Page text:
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Mujahideen and anti-Taliban groups 1980s-2001 (Afghanistan)

Last modified: 2015-02-21 by ian macdonald
Keywords: afghanistan | northern alliance | unidentified flag |
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Many people in northern Afghanistan (ethnic Uzbeks, Tadjiks) did not support the Taliban. In 1991 general-colonel Abdul Rashid Dostum created an anti-Taliban division. In 1992 he and Ahmad-shah Massood created the government of North Afghanistan and the People's Muslim Movement of Afghanistan. (...)
Victor Lomantsov
, 5 April 2001

I think that black-red-green flags were used by different factions of today's Northern Alliance as their party flags. Thus they were not flags of North Afghanistan — which, naturally, does not exist as a political unit. After re-unification of all anti-Taleban parties, they became to (re)use the national flag (green-white-black).
Jan Zrzavy
, 9 October 2001

I agree with Jan Zrzavy's statement, that Dostum's North Afghanistan flag was most probably only the flag of one of the main factions of the Northern Alliance, the Uzbeks under Dostum. (...) The other main faction of the Northern Alliance (the Tadjiks) was headed by Ahmed Shah Massood. We have seen the use of the green-white-black national flag of 1992 as their flag (with variations, though). As the internationally recognized government (until 22 December 2001 at least) was headed by Burhanuddin Rabbani, another Tadjik, it is not surprising that the Tadjik faction used this flag.

So most probably there had been at least two flags used by the Northern Alliance, at least for some time. If they agreed on a common flag at a later date, is in my opinion unclear. It is also unclear, if other factions of the Northern Alliance (e.g. the Hazara) used their own flags.
Marcus Schmöger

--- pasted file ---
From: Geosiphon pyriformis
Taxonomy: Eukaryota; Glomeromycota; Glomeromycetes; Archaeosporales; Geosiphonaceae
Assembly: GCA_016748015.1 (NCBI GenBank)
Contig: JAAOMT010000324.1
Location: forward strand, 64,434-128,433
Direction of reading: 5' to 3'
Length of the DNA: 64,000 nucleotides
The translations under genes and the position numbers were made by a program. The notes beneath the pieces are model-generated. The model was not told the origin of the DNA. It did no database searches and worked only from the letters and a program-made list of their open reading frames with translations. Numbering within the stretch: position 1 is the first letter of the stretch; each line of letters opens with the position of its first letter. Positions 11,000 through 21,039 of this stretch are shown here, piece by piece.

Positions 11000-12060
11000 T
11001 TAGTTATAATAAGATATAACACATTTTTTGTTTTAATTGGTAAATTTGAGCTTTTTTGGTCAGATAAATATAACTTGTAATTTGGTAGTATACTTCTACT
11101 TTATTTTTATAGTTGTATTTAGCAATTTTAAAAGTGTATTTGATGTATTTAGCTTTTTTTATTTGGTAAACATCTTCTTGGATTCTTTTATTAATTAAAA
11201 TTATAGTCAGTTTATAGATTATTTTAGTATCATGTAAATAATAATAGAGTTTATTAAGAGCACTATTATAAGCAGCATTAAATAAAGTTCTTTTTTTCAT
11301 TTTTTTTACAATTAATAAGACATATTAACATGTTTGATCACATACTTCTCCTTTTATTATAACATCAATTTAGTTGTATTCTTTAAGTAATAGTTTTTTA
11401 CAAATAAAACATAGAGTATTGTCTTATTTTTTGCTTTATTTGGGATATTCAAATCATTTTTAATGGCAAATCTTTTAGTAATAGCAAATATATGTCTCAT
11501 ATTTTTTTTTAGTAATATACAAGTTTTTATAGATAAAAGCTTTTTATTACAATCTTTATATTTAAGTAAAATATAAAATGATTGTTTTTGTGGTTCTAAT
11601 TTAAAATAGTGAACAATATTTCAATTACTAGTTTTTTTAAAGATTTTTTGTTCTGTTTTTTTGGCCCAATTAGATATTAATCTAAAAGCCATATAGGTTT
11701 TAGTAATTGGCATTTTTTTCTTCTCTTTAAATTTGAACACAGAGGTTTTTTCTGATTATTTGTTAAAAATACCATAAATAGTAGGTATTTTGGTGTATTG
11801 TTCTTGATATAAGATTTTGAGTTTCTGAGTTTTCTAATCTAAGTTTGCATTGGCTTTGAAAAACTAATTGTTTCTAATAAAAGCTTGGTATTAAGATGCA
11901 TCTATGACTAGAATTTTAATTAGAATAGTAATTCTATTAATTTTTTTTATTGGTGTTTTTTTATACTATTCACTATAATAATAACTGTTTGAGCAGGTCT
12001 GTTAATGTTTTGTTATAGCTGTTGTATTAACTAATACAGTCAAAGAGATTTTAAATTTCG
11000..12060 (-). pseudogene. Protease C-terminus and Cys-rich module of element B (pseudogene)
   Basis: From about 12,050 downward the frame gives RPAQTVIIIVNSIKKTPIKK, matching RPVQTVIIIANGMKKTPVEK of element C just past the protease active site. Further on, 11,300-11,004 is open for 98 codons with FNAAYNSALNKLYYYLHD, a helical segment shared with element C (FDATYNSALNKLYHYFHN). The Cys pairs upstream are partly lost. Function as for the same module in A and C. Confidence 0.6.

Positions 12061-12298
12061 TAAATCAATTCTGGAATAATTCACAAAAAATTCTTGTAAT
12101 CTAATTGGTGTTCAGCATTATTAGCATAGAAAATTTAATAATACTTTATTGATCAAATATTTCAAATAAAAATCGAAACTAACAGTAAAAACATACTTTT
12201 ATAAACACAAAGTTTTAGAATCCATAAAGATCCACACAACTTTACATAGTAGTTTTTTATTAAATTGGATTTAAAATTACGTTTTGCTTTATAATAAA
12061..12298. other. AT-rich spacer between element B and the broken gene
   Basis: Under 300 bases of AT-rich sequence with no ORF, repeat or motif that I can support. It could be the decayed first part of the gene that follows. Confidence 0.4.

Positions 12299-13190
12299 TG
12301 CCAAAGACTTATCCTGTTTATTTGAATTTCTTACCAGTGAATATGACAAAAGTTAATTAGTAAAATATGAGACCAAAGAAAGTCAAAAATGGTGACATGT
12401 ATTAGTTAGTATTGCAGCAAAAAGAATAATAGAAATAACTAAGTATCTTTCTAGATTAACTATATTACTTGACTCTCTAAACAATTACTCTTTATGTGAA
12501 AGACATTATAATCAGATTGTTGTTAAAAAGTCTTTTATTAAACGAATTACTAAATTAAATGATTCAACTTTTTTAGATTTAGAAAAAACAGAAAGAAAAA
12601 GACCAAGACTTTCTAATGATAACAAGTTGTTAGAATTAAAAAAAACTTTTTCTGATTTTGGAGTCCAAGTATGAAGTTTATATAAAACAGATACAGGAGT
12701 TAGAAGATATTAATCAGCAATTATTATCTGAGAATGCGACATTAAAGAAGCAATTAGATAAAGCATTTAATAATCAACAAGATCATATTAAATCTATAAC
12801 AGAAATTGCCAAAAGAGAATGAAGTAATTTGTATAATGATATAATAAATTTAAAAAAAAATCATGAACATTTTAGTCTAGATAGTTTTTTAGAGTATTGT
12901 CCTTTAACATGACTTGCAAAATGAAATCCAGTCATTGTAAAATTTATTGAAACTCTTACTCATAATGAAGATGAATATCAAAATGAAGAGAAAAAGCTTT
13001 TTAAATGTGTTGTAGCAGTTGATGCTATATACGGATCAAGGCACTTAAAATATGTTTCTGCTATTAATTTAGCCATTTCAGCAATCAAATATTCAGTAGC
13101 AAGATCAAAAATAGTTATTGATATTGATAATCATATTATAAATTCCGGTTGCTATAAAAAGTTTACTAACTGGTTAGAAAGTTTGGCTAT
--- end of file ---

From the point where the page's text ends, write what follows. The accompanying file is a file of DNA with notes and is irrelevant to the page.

, 19 December 2001

Journalist Christophe de Pontilly, who is authoritative on Afghan matters and was a close friend of the late Commandant Massood, explained on France-Inter, 14 October 2002, that the name Northern Alliance was absolutely erroneous and was never coined by Massood. The real name of Massood's movement was United National Front for the Salute of Afghanistan. Northern Alliance is particularly unsuitable since Massood's movement was not restricted to the north of the country. Moreover, the often claimed opposition between Massood in the north and the Talibans in the south is an oversimplification of the situation.
Ivan Sache
, 14 October 2002

The coalition of forces that became known as Northern Alliance (the main force opposing the Taliban and later al-Qaeda, but not the only one) (colloquially known as Afghan Northern Alliance, officially known as the United Islamic Front for the Salvation of Afghanistan (Persian: ‏جبهه متحد اسلامی ملی برای نجات افغانستان‎ Jabha-yi Muttahid-i Islāmi-yi Millī barā-yi Nijāt-i Afghānistān) was actually set up by several factions that had been battling the Communist regime established in 1978, and together joined forces in order to fight the Taliban since September 1996.

The Mujahideen were originally guerrilla forces that were against the Soviet intervention in the Afghanistan Civil War, but when the Soviets left in 1989, the war still continued until the Taliban took over in 1996 and formally established a new State, with the core of Mujahideen now fighting against the Taliban (in the beginning the Mujahideen included several Taliban members, but when the new Islamic State was set up, the Mujahideen and the Taliban became opposition forces).

The Mujahideen (before the Taliban took control in 1996) were mainly two groups:
1. The Peshawar Seven (Islamic Unity of Afghanistan Mujahideen, also known as the Seven Party Mujahideen Alliance) established in May 1985 and supported by Pakistan. The constituents of the Peshawar Seven alliance fell into two categories:
1.1 The political Islamists: Hezb-e-Islami (led by Mohammad Yunus Khalis), Hezbi Islami (led by Gulbuddin Hekmatyar), Jamiat-i-Islami (led by Burhanuddin Rabbani), and Islamic Union for the Liberation of Afghanistan (led by Abdul Rasul Sayyaf).